At the very beginning of Jane the Virgin‘s season finale, the narrator, upon recapping all that has come before remarks, “Straight out of a Telenovela, right?”
Something that, by the end of the episode, is so unbearably true.
But before all of the dramatics thrown in to set up for season two, there’s a baby to be born. After her first set of contractions turn out to be Braxton Hicks (the kind of medical condition that was just made for television), Jane is less inclined to believe that the next ones she feels are the real ones.
As she and her family tell Rafael, Villanueva babies come late, fast, and as girls.
Except for this time.
Jane ends up going into labour when she’s at a meeting to try and sort out her grad school application (and admissions really couldn’t doubt her dedication after that), and on the way home, when her contractions quickly speed up, her fellow bus passengers (and Xiomara, on the phone from Vegas) demand that the driver divert from his route and take Jane to hospital. It’s one of those moments that, when I write it down, seems ridiculous. But on this show- this heart-warming comedy made from the most ridiculous of premises — Jane nearly giving birth on a bus seems just right. She’s three weeks from her due date, has a millionaire as the father of her baby and a telenovela star father, and yet, Jane still takes the bus.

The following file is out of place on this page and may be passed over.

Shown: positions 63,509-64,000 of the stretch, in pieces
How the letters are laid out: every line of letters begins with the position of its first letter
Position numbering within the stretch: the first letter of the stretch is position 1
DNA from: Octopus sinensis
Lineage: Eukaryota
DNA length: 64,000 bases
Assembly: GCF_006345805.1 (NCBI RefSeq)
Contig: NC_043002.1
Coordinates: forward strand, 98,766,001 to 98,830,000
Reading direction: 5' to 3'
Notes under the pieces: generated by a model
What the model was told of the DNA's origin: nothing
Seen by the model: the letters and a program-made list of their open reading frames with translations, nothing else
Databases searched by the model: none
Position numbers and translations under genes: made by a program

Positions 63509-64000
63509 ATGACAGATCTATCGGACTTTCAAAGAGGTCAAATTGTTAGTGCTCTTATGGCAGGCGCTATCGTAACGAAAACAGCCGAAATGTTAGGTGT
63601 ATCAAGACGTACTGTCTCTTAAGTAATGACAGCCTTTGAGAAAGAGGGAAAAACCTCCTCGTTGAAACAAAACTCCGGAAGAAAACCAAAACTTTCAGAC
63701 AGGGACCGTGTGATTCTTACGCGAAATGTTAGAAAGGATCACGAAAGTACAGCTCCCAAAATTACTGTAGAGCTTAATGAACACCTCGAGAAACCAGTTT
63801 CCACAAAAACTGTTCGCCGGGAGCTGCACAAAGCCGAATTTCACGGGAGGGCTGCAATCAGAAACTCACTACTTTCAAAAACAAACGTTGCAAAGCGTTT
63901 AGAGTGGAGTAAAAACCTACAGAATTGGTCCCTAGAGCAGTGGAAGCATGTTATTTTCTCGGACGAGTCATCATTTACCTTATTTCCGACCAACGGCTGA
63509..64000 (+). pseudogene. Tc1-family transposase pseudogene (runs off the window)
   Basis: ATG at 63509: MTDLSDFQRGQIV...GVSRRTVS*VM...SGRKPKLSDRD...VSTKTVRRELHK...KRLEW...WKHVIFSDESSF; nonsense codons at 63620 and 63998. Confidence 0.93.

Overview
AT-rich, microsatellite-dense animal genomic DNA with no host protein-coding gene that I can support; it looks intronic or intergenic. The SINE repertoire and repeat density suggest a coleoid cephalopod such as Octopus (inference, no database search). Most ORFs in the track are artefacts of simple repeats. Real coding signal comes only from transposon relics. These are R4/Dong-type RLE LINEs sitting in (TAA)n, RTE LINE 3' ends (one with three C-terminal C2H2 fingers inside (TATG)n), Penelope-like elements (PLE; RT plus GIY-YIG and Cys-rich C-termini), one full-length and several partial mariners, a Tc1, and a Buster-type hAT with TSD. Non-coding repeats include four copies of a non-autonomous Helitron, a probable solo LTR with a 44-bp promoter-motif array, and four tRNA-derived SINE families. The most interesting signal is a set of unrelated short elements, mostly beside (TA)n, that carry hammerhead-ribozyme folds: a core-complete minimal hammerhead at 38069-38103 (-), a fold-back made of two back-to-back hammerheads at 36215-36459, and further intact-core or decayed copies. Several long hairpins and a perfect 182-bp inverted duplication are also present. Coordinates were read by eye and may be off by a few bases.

So many things change, but some things — like who Jane is — don’t. Jane has such a strong sense of self- closely related to her religion and the relationship she has with her family — and nobody; not Rafael, not Michael, and not even this new little baby, can break that down.
Jane knows who she is, and that’s an enviable trait to have. It’s certainly something that Rafael doesn’t have, but that Michael does. Which is why he and Rafael act so differently towards Jane this episode. Rafael says that he’ll fight for her — after screwing up so badly — while Michael tells her not to worry about any of that, and to focus on her newborn son. You could argue that Rafael has just had his own realization of self and what he really wants, but I, just like Jane, feel it’s badly timed, and that the reason isn’t good enough to excuse his actions — actions which Jane herself calls ‘heartbreaking’.
But Rafael isn’t the only one figuring things out in “Chapter Twenty-Two.” While he hones in on what he wants — Jane and their family — Petra sees how her relationship with Rafael really is: unwanted. She overhears him telling his assistant how badly he wants Petra out of his life, and just like that, the flip is switched.
Petra doesn’t want Rafael anymore: she wants revenge. So, she doesn’t tell him what the hospital had been calling about all this time. No, the cancer isn’t back, but something with just as much potential for trauma and pain is. Rafael’s got another sperm sample, and now Petra has it.
We’ve just gotten one Solano baby out of a medical malpractice case, and now, here’s the threat of number two. It’s the ultimate fuck-you to Rafael, the kind of permanent act that he’d never be able to remove from his life. He wants so badly to be a good father, but this — if Petra goes through with it, and doesn’t just use it as blackmail –would create a very different kind of family for him to try and manage.